Publisher: Harlequin Teen
Genre: Contemporary and Young Adult
Release Date: August 28, 2012
Pages: 288 (Paperback)
Everyone knows that Chelsea Knot can’t keep a secret
Until now. Because the last secret she shared turned her into a social outcast—and nearly got someone killed.
Now Chelsea has taken a vow of silence—to learn to keep her mouth shut, and to stop hurting anyone else. And if she thinks keeping secrets is hard, not speaking up when she’s ignored, ridiculed and even attacked is worse.
But there’s strength in silence, and in the new friends who are, shockingly, coming her way—people she never noticed before; a boy she might even fall for. If only her new friends can forgive what she’s done. If only she can forgive herself
First of all, I would like to thank the publisher, Harlequin Teen for giving me an ARC of this book to review. Thank you so much! Really appreciate it! All right, now for my review.
Speechless isn’t everything that I expected it to be in both a good and bad way. But it’s a nice reminder of how bad things happen to good people because they’re different in a way that shouldn’t actually matter. Nothing is wrong with loving someone of the same-sex. Everyone who thinks otherwise just doesn’t like equality.
Although I really liked the story, the vow of silence is really out there and a bit ridiculous. It’s hard enough for an adult to commit to something like this, but a teenager who loves to talk? No way is that realistic. Chelsea and Sam’s relationship moves really fast like, they go from never speaking because of Chelsea’s part in Noah’s incident to pretending that it never happened. Chelsea might feel horrible about what she did, but I wouldn’t jump into things as quickly as Sam.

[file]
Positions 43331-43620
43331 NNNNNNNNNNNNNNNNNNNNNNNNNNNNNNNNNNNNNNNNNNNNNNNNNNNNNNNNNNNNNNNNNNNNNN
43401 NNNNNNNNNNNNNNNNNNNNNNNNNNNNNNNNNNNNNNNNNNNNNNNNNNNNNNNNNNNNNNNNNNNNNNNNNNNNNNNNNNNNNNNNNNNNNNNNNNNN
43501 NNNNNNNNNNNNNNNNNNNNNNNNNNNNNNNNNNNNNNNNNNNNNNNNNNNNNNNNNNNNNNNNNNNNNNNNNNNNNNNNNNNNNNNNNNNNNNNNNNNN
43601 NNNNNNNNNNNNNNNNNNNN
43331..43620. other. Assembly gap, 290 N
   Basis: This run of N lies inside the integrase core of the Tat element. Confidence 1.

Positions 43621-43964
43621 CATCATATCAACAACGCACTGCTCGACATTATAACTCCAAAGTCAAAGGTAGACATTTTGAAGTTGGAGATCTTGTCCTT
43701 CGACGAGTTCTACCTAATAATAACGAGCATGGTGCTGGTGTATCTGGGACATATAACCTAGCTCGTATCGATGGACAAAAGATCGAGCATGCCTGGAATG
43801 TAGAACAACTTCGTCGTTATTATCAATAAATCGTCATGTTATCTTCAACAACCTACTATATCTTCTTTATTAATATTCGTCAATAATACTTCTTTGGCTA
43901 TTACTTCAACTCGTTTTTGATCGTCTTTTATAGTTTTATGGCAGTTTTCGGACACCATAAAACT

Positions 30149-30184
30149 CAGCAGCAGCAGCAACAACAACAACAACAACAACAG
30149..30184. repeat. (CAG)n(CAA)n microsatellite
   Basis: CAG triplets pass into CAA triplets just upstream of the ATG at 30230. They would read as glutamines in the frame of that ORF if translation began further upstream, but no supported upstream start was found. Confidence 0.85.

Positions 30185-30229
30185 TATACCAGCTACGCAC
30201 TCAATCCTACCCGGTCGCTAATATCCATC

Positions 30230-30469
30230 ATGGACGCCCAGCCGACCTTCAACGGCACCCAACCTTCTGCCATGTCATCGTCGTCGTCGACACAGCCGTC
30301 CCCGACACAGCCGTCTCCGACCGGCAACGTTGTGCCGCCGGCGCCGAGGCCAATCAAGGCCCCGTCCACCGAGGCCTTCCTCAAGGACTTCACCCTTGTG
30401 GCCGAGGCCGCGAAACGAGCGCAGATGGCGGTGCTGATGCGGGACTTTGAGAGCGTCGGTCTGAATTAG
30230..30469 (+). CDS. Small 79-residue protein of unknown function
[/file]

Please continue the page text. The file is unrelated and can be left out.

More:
Chelsea loves to talk a lot, and the writing style really fits her personality because even though she’s silent for the better part of the book, it’s still told in a very talkative type of way. The characters are mostly realistic, the whole high school situation felt really real to me. Teenagers are one of the most vicious age groups out there, and Hannah Harrington shows both good and bad sides to them.
I’ve been told that Speechless is a novel about forgiveness and my friends are right. There are a lot of messages throughout it that I think many people can learn from which is why I recommend it to everyone.
For quotes from this book, click here.